What is the logic of the variables within the loops? [pendente]

Can a variable be different from itself, depending on how it is inserted into a code?

For example, if I want to add 3 values ​​given by the user in Visualg, I use the following code:

algorithm "about 3 values"
counter, number, sum: whole
counter <- 1
While (counter <= 3) Knife
Type ("Value", counter, ":")
Read (number)
sum <- sum + number // My question is here
counter <- counter + 1 // And here too
Finish while
to write
TypeL ("The sum of the 3 values ​​entered is", S, ".")
final algorithm

In Python:

sum = 0
for c in rank (1, 4):
num = int (entry (f & # 39; Value {c}: & # 39;))
sum + = number # sum = sum + number
print (f & # 39;  nThe sum of the 3 values ​​entered is {sum}.)

The variable sum and counter in Visualg and sum in Python, in this case could be considered different from themselves when they are assigned as variable = variable + "something".

What I considered is that at the beginning it is the space that the variable occupies, after which, with the arithmetic operator of addition it would be its value, that is, there would be a difference in the variable when placing it assigning a value to itself.
Is it correct to say that? Is there any difference in this case?

I can not imagine that they are the same, no matter how hard I try to connect the dots, I get confused when I think about it.

Code Review: What techniques have you used to avoid loops in Mathematica?

It seems to me that the mathematics loop is very slow (compared to matlab). Because many people still use Mathematica to finish their work, there must be some techniques to avoid this problem.

Could you share your techniques of avoiding loops in math with beginners like me?

hd cg

BlackHatKings: General discussion of PPC
Posted by: MervinROX
Time of publication: June 16, 2019 at 18:15.

python – How to optimize a subset selection function that has nested loops, to choose the best combination of n choose k models?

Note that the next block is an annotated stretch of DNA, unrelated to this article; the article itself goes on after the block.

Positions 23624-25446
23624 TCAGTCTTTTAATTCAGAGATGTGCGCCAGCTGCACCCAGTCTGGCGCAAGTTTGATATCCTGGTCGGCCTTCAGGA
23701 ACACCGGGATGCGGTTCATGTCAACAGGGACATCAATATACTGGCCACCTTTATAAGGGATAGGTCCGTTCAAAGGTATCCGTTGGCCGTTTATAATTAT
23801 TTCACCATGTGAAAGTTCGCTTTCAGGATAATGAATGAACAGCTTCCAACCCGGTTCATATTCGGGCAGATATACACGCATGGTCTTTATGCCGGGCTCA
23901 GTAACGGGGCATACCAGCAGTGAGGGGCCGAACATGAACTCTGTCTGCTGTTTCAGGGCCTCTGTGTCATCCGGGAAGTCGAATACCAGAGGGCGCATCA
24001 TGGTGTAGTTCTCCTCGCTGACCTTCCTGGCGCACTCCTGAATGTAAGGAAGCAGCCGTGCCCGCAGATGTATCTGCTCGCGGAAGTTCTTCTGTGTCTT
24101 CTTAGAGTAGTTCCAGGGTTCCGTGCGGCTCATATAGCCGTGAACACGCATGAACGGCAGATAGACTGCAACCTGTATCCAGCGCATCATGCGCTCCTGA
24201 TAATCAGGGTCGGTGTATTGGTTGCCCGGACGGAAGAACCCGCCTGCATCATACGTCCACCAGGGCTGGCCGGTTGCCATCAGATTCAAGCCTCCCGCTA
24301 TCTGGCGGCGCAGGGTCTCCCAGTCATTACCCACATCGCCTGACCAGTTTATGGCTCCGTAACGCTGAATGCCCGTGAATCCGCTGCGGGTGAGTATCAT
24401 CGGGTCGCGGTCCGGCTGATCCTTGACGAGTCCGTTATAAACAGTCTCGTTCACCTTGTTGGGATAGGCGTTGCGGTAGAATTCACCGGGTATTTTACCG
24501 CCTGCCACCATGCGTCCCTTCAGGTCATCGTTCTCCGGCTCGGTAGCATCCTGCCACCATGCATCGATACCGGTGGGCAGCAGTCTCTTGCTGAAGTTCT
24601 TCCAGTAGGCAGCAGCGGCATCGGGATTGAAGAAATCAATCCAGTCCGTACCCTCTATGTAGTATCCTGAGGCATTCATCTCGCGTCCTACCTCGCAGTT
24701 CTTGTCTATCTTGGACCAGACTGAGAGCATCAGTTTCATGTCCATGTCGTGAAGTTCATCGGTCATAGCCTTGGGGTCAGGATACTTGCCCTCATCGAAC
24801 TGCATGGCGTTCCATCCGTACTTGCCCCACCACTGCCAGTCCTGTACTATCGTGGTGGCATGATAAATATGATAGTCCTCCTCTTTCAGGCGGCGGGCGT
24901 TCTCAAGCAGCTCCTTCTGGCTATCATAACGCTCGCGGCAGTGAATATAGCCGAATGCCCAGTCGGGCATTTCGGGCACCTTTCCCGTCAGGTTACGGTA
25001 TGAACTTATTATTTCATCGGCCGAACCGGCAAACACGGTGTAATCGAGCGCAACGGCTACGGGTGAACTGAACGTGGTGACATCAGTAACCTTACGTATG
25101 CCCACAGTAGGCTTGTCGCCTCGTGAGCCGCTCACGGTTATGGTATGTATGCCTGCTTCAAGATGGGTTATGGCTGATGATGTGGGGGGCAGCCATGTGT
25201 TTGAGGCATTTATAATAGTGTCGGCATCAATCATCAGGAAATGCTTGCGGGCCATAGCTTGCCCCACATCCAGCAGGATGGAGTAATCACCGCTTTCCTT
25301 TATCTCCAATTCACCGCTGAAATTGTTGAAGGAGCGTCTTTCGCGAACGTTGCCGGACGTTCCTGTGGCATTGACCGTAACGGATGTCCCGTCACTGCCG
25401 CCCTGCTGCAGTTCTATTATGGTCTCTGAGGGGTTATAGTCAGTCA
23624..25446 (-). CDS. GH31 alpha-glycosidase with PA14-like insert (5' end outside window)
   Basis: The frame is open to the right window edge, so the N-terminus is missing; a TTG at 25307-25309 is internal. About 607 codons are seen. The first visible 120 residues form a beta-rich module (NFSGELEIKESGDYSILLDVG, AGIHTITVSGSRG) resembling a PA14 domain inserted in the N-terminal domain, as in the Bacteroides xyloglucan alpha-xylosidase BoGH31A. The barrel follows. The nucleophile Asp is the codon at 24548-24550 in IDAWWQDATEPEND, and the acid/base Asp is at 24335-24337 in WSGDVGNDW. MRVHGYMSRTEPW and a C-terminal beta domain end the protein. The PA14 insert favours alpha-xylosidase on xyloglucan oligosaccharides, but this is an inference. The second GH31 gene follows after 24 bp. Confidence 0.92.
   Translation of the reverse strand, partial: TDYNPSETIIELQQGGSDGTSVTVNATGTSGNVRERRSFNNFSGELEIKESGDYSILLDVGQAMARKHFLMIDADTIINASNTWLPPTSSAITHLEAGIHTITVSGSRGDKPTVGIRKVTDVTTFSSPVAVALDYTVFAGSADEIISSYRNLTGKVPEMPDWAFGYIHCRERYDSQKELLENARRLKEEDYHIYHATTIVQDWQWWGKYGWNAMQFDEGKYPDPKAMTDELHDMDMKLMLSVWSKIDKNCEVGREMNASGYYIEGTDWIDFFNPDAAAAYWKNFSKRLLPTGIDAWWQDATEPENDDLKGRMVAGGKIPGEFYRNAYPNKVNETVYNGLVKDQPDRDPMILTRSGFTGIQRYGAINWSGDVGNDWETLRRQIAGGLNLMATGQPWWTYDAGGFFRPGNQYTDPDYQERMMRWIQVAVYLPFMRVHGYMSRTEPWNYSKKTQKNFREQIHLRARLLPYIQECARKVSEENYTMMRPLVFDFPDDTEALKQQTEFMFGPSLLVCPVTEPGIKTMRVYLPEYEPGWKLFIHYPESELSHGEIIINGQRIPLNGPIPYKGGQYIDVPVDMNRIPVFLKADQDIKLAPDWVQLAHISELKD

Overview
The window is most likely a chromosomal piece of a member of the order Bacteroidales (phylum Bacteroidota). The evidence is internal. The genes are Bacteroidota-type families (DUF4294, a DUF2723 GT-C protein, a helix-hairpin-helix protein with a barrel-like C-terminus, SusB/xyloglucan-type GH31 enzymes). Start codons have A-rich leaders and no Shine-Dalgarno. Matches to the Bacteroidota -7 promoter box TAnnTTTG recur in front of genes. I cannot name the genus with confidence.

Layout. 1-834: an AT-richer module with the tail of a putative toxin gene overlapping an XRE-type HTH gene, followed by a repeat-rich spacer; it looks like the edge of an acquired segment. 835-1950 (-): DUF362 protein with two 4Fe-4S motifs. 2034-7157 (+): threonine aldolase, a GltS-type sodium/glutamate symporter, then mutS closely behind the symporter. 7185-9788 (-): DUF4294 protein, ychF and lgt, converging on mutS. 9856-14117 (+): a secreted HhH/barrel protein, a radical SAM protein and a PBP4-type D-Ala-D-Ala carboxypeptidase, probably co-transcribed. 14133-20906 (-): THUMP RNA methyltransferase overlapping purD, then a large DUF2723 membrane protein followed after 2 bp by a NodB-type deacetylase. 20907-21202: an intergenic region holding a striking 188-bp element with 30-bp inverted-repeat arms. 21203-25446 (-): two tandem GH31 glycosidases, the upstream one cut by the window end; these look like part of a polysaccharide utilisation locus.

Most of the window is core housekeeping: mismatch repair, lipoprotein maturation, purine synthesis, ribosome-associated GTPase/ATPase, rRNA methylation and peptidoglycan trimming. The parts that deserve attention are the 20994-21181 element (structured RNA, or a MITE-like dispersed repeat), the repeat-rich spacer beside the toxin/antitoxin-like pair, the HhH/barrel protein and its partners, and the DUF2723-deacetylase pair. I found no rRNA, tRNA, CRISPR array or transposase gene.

Let den0 be the null model that does not contain predictors. This model simply predicts the sample mean of each observation.

For 𝑘 = 1,2, ...., 𝑛:
Set all models (𝑛  choose 𝑘) that contain exactly 𝑘 predictors.

Choose the best among these (𝑛 choose 𝑘) models, and call it 𝑀_𝑘.
Here the best is defined as having the smallest or smallest equivalent measure.

Select the best individual model among 𝑀0, 𝑀1, ..., 𝑀𝑛 using the cross validation prediction error, 𝐶𝑝, BIC, 𝑅2𝑎𝑑𝑗 or any other method.

I searched for a tutorial and created a function based on your script. It is basically used so that you can select dependent variables that are a subset of a data frame. It works but it is very very slow.

How would you flatten a nested loop like this?

# Loop over all possible combinations of k characteristics
for k in the range (1, len (X.columns) + 1):
# Reviewing all possible combinations: from 11 choose k
for combo in itertools.combinations (X.columns, k):
# Store temporary results
temp_results = fit_linear_reg (X[list(combo)], Y)

# Add RSS to RSS lists
RSS_list.append (temp_results[0])

I tried to implement an enumeration version but it did not work. I'm not sure, how can I flatten the nested loop, so that I can append the results of a function to a list.

# This function takes in a subset of a data frame that represents independent
# variables (X) and one column for the dependent variable (Y). This function adjusts
# separate models for each possible combination of the k predictors (which is
# based on the length of the X column) and then select the best subset. the
# The resulting output is a data frame.

Def BestSubsetSelection (X, Y):
# number of predictors
k = len (X.columns)
# Stores the RSS from a linear regression model.
RSS_list = []
    # Stores the square R of a linear regression model
R_squared_list = []
    # Stores the characteristics for a given iteration.
feature_list = []
    # Stores the number of functions used for a given iteration. This corresponds to the feature_list.
numb_features = []

    # Loop over all possible combinations of k characteristics
for k in the range (1, len (X.columns) + 1):
# Reviewing all possible combinations: from 11 choose k
for combo in itertools.combinations (X.columns, k):
# Store temporary results
temp_results = fit_linear_reg (X[list(combo)], Y)

# Add RSS to RSS lists
RSS_list.append (temp_results[0])

# Add R-Squared to the R-Squared list
R_squared_list.append (temp_results[1])

# Add functions / s to the list of functions
feature_list.append (combo)

# Add the number of functions to the list of function numbers
numb_features.append (len (combo))

df = pd.DataFrame ({
& # 39; No_of_Features & # 39 ;: numb_features,
& # 39; RSS & # 39 ;: RSS_list,
& # 39; R-Squared & # 39 ;: R_squared_list,
& # 39; Features & # 39 ;: feature_list

# Find the best subsets for each number of features

# The smallest RSS
df_min = df[df.groupby('No_of_Features')['RSS'].transform (min) == df['RSS']]# The highest value of R square
df_max = df[df.groupby('No_of_Features')['R-Squared'].transform (min) == df['R-Squared']]show (df_min)
show (df_max)